Slow Catastrophes, Uncertain Revivals (2016, free eBook) features 5 stories created by students in “Slow Catastrophes, Speculative Futures, Science & Imagination: Rewriting and Rethinking Sustainability”, a course by Michele Speitz at Furman University in South Carolina.
Taking inspiration from Project Hieroglyph‘s “visions for a better future” and an essay by Kim Stanley Robinson for the 2013 Worldwatch Institute Report (Is It Too Late?, .pdf), the course “challenged students to draw on multiple disciplines—across the sciences and the humanities—in order to create works of science fiction that might inspire us to address the multifarious complications bound up with climate change, that might embolden us to confront what some see as an impossibility: to be able to say ‘Yes, sustainability is still possible.’”
In a long conversation with Heather Davis and Etienne Turpin, philosopher Isabelle Stengers shares her thoughts about what she calls the “post-anthropocene”: a state, or rather a frame of mind, where, having “desperately mess[ed] up what they, and many other earthly critters, depend upon“, humans accept that they are not longer alone at the centre of the planetary stage.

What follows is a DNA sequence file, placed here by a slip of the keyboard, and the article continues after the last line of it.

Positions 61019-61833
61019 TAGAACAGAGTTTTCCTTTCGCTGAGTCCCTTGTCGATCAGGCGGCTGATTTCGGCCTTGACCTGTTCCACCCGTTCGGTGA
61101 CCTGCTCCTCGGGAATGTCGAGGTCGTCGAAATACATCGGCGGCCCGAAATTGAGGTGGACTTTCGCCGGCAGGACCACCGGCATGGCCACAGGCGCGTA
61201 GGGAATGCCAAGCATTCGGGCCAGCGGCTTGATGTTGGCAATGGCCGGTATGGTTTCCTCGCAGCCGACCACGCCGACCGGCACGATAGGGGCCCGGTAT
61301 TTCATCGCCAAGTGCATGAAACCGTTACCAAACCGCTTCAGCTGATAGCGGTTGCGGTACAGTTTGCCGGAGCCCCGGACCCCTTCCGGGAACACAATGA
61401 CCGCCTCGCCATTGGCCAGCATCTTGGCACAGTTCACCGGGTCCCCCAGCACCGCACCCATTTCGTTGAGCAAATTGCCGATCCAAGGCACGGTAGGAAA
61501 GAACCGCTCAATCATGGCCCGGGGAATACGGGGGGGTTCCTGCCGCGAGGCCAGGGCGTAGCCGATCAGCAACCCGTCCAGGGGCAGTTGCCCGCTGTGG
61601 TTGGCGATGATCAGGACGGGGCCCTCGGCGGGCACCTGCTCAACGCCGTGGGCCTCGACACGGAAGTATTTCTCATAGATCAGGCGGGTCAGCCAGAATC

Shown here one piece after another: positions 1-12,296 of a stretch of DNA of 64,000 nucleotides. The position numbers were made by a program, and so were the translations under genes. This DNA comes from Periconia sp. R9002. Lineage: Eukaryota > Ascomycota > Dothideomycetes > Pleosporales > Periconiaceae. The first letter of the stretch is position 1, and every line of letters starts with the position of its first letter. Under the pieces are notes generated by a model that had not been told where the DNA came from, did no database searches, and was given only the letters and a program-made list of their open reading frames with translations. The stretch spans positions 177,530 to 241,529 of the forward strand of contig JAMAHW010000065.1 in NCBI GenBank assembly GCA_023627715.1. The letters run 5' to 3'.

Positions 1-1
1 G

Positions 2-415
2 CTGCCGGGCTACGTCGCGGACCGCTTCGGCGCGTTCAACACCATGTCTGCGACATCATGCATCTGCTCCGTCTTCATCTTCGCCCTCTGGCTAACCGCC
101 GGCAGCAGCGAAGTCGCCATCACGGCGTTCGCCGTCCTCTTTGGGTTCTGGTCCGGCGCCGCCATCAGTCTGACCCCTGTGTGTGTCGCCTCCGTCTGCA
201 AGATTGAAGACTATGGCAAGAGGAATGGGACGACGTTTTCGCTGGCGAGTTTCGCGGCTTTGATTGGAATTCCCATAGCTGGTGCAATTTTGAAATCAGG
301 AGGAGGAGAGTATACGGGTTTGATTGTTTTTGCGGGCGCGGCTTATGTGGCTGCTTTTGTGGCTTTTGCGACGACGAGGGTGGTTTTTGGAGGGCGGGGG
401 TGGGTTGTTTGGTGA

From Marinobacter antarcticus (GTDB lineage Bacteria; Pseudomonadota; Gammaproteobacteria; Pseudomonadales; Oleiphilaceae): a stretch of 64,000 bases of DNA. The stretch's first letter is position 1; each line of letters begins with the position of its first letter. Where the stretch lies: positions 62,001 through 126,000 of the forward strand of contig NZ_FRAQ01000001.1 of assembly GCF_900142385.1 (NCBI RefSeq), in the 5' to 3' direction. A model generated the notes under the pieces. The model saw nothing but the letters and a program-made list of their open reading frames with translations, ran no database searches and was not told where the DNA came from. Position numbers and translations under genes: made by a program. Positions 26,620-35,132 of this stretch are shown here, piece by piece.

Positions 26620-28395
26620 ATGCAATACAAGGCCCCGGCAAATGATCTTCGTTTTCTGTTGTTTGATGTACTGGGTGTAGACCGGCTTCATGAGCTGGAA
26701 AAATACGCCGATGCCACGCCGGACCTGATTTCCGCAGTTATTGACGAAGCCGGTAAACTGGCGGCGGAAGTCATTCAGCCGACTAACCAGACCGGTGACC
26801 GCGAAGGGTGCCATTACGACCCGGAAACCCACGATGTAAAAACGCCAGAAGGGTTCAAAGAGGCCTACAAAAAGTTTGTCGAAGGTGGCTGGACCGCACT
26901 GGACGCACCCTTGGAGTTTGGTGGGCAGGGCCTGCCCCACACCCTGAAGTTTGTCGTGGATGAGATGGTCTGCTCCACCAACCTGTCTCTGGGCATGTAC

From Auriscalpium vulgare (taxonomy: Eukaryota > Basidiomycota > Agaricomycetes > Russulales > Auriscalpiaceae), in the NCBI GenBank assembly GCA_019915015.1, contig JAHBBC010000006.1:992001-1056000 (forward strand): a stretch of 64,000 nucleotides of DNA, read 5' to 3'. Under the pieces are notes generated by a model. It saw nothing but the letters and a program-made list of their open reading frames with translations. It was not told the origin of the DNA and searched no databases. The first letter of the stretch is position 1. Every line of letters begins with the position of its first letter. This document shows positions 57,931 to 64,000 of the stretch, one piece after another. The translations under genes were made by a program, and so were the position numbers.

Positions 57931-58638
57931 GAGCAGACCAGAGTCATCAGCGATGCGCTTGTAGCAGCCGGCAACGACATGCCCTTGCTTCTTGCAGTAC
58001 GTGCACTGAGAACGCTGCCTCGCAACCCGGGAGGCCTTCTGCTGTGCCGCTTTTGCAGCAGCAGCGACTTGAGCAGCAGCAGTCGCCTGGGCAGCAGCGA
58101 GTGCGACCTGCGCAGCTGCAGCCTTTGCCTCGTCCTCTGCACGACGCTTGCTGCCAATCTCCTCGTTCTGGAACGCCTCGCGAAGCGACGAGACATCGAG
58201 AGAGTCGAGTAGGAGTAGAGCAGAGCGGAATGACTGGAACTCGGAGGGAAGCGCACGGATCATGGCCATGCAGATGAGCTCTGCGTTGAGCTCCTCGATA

Fiona Raby and Anthony Dunne use design as a medium to stimulate discussion and debate amongst designers, industry and the public about the social, cultural and ethical implications of existing and emerging technologies.
Their book, Speculative Everything (MIT Press, 2013), propose to use design as “a means of speculating about how things could be—to imagine possible futures.”
African Science-Fiction is incredibly lively and often (not always!) looks at the future in ways European readers are not accustomed to – like living alongside aliens (as minor gods, friends and neighbors, symbiots, etc.) rather than defending our ground against them. Global warming is also very present in stories from a continent that knows first-hand about warmth, desired or forced migrations, the dearth of water and the importance of biodiversity.